An inventor is a person who alone, or jointly with other people, first invents a new (novel), non-obvious, and useful process, machine, composition of matter, manufacture or new use resulting in a utility, non-functional design or plant patent.


A patent application consists of a specification (a narrative description of the invention including any applicable prior art preceding it) including one or more “claims”, a drawing, and a statutory legal oath.


A “claim” is very important since it states one or more elements making up the invention. Together, the claims define the total scope of the invention and distinguish that invention from the applicable prior art. Any other party practicing one or more claims of a resulting patent without the authorization of the patent owner may be charged by the patent owner with patent infringement.


A patent gives its holder the right to exclude others from making, using, or selling the invention “claimed” in the patent deed for 20 years from the date of filing a successful patent application, provided certain fees are paid. (The term of a patent that is in force on or that results from an application filed before June 8, 1995, shall be the greater of the 20-year term or 17 years from the actual patent grant.)


The patent does not give its owner the right to make the patented item, but only to exclude others from making the patented item. Thus, a patent is a “negative grant” to exclude others from making the patented item.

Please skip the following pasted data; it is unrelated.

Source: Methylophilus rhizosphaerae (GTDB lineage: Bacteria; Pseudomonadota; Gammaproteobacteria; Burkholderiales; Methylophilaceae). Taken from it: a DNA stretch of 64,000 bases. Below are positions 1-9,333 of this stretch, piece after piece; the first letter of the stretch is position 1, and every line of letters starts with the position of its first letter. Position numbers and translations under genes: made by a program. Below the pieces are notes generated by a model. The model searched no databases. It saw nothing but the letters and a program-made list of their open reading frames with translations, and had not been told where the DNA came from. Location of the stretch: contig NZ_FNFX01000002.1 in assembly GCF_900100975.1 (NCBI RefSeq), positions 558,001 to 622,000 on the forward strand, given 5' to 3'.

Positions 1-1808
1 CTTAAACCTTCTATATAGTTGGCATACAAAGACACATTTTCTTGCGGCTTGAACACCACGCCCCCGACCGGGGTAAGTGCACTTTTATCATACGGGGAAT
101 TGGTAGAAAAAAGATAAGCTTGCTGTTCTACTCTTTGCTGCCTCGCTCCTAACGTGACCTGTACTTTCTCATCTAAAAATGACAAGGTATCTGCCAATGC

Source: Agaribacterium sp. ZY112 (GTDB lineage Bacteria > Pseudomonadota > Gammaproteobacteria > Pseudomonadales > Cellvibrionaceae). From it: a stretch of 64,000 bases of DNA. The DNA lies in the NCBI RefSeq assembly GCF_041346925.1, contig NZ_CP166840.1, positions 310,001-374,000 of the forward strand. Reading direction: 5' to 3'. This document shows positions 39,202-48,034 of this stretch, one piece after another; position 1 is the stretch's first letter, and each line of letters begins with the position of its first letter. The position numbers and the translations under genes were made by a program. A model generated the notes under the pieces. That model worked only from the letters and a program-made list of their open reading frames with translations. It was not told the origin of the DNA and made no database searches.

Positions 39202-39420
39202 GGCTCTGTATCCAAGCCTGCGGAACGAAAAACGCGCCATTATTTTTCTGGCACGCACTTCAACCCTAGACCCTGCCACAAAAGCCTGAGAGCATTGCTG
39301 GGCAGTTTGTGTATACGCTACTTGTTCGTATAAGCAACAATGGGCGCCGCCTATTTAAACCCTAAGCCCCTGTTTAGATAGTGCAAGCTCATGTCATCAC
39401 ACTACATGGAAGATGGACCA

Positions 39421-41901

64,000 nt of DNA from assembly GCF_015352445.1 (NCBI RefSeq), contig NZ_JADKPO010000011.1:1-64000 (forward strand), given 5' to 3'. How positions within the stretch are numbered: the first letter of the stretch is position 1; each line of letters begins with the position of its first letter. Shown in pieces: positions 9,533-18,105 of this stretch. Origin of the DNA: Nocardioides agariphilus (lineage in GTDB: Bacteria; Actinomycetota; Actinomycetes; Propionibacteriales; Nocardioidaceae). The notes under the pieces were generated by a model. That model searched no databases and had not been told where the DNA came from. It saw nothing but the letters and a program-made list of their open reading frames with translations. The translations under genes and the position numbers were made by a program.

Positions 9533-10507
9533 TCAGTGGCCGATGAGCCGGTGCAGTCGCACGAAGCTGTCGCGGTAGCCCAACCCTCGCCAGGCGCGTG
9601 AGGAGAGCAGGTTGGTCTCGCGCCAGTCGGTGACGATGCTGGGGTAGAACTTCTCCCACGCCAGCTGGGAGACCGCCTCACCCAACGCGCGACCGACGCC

A patent is in the nature of a contract—one between the government and the inventor or the inventor’s assignee. In return for the patent, the inventor discloses the invention, in the patent, in such full and complete detail as to enable others in the field to make and use the patented item. In return for this full disclosure (or teaching), the government grants the inventor a patent, i.e., the right to prevent others from making, using, and selling the patented invention.  




1.      Unless a person makes an original contribution to the “conception” of the invention, such person is not a legal inventor. Conception, the first requirement to invention creation,  is the formation in the mind of the inventor of a definite and permanent idea of the complete and operative invention as it thereafter to be applied in practice.[1]  Conception is complete when the patent application discloses the invention in such a way that it enables a person of ordinary skill in the invention’s art to construct or use the invention without extensive research or experimentation.[2]